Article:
• You can't ask them to clean common areas as part of her job
  • You can ask them to clean anything related to the children
  • Yep, ours does the kids' laundry! It's totally amazing and has been a massive load off my back.
  • You can ask them to cook meals for the kids (but not for you!). Again, our au pair is a delightful human being who loves to cook (and she prefers her own cooking to ours ha ha!), so she'll absolutely whip up rice and beans for the family, just as I'll make dinner for everyone. Again: au pair = on par. 
  • We do not require a driver, but most au pairs have licenses in their own countries. You can have them get a license here, but you have to add them to your insurance, etc. I make sure all our kids' activities are either walkable or on the bus route, so there is no need for a driver. 
She gets free housing and host families buy food. You aren't required to buy special foods, just make sure there is food to eat. We love our au pair so much that we provided her with a credit card (with a limit), so if I haven't been to the grocery that week, she can buy what she likes.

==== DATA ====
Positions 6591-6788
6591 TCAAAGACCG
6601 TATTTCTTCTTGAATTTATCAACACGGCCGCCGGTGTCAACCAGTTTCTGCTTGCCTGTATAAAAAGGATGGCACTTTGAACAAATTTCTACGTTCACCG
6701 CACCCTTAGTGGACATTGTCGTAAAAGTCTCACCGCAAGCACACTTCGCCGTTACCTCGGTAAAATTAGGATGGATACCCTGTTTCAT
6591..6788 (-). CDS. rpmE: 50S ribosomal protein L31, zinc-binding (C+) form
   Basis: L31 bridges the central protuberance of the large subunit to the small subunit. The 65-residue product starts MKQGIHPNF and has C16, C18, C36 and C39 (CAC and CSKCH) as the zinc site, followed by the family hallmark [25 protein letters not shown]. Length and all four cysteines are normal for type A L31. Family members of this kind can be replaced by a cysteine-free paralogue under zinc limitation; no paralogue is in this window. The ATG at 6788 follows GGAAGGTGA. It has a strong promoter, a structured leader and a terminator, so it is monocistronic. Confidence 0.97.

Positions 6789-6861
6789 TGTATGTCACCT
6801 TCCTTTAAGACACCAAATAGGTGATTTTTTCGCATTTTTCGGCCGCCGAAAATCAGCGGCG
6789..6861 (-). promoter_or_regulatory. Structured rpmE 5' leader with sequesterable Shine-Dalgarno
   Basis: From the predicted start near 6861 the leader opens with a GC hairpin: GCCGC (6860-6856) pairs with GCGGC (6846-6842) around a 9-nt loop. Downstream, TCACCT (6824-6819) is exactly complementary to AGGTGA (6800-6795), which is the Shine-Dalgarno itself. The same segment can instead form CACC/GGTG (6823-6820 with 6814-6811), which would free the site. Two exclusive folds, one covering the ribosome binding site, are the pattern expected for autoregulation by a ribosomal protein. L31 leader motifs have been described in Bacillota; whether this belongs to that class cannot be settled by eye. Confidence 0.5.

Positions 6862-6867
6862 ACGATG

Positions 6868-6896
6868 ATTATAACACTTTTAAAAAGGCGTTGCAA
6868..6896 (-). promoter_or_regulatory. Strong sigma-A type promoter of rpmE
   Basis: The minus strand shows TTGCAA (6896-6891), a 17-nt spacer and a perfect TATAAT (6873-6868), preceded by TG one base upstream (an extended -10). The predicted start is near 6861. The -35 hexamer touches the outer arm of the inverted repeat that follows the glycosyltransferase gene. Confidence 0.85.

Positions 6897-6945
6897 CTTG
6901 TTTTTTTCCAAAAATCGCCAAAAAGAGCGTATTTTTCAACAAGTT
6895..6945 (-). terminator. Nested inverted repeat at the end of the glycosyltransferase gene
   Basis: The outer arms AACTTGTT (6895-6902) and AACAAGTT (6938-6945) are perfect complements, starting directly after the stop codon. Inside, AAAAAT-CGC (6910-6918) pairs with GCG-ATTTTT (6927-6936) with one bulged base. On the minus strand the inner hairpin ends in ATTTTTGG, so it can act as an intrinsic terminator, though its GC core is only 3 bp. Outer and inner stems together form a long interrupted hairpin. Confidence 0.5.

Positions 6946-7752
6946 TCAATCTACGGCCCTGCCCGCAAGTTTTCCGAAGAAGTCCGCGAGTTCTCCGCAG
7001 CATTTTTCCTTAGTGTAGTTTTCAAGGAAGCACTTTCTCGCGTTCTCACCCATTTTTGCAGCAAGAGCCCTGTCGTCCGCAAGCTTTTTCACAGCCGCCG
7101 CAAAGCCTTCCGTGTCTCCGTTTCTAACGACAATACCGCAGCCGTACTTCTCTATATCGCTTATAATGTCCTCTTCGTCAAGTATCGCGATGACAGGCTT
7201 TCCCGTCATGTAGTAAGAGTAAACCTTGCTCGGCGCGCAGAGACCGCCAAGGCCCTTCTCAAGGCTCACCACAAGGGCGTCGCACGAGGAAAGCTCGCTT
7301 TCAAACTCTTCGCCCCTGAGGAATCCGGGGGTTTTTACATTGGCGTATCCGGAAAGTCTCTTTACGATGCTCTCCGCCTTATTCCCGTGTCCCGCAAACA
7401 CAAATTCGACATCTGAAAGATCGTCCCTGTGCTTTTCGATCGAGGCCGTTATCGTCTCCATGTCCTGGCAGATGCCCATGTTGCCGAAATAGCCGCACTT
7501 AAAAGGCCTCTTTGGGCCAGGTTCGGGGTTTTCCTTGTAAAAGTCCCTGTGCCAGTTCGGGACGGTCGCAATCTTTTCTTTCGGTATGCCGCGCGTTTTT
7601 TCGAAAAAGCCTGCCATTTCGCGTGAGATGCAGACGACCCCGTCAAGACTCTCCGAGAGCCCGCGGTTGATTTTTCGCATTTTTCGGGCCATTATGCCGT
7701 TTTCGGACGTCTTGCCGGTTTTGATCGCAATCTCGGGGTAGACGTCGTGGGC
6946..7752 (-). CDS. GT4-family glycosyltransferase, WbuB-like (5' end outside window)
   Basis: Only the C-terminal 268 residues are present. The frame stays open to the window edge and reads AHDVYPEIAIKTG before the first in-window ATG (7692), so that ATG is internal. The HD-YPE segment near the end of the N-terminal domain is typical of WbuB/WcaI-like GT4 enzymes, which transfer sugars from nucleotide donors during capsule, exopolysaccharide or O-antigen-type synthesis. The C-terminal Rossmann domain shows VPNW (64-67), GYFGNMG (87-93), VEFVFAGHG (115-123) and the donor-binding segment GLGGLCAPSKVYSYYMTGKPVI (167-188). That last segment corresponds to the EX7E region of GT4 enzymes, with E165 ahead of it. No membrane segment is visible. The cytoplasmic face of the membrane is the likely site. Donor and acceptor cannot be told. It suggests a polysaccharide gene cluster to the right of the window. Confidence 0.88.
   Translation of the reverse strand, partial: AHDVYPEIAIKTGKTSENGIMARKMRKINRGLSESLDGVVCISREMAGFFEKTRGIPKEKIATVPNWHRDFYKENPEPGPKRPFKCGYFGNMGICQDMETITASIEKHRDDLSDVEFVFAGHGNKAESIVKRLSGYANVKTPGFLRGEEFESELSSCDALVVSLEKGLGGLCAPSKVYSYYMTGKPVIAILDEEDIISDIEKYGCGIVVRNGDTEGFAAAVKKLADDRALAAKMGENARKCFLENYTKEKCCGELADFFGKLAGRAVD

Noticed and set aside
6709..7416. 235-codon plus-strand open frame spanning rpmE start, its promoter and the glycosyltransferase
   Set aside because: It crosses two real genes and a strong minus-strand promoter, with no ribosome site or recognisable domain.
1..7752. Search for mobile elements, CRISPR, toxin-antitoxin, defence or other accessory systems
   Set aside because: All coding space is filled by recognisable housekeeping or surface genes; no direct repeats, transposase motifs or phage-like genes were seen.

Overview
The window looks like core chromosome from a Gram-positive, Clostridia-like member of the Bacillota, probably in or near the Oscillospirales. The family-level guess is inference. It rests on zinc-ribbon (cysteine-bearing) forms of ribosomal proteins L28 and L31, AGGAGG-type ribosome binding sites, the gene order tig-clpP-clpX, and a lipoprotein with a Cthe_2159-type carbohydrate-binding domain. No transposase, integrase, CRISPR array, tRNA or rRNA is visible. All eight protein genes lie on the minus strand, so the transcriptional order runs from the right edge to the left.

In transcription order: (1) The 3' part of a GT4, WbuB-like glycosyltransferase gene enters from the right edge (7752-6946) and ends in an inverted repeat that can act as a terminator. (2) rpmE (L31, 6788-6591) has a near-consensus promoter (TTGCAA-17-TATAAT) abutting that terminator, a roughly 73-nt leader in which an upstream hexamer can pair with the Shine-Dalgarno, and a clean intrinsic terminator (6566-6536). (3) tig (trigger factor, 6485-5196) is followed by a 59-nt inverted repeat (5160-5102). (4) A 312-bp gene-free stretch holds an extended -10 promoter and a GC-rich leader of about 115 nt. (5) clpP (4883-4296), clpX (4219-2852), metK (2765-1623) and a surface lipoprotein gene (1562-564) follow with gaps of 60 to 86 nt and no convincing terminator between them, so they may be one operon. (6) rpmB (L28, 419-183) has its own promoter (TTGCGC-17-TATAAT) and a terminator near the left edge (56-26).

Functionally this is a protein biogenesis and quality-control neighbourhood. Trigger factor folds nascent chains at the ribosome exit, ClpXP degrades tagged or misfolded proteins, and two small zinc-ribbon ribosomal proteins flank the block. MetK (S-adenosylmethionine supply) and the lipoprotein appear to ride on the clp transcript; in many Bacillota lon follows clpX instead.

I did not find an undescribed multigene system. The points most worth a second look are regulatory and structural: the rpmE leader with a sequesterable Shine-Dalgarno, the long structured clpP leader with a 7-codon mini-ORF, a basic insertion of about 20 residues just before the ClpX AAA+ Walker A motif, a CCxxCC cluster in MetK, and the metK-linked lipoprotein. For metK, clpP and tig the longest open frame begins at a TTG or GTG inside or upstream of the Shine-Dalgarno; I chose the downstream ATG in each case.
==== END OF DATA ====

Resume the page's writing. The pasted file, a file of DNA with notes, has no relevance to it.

She also gets $195.75/week stipend (which, yes, she must pay taxes on later). We round up to $200 because I feel like a jerk typing $195.75 in Venmo, and also because she is incredible and worth the rounding-up. Note that this is in addition to the agency fee (which varies from $6000-9000ish), and though that is some sticker shock, it is still less than the cost of daycare for two children. 

Hosting an au pair is still definitely not for everyone. 

We are a family who loved to host Couchsurfers, who AirBnBs, and who hopes to host exchange students when the kids are older. We love having an additional family member, and it so happens that the flexible childcare benefits align with our needs as well. But I totally get that it it's not for everyone! I was a live-in nanny at one point in my life, and I have a wonderful relationship today with the kids I helped raise. I love them like my own, and I'm so thankful that my children will have a similar relationship.

I hope that answers all the questions I've received. I'll respond to comments if you have more questions! Here is a link to the agency we used, which has the largest pool of au pairs to choose from. Ours is from Brazil, but they have au pairs from all the world.  (If you've already signed up, then you can go back and list The Caldwell Family in Louisville as your referral if you want, but no pressure, I swear!)

***Our family does get a credit if you host an au pair and sign up through this link, so just full disclosure. We totally love having an au pair, and I suspect we'll host one for as long as we need the childcare. But if you don't relish the idea of having another housemate, then it's probably not for you. We love having a friend for life though!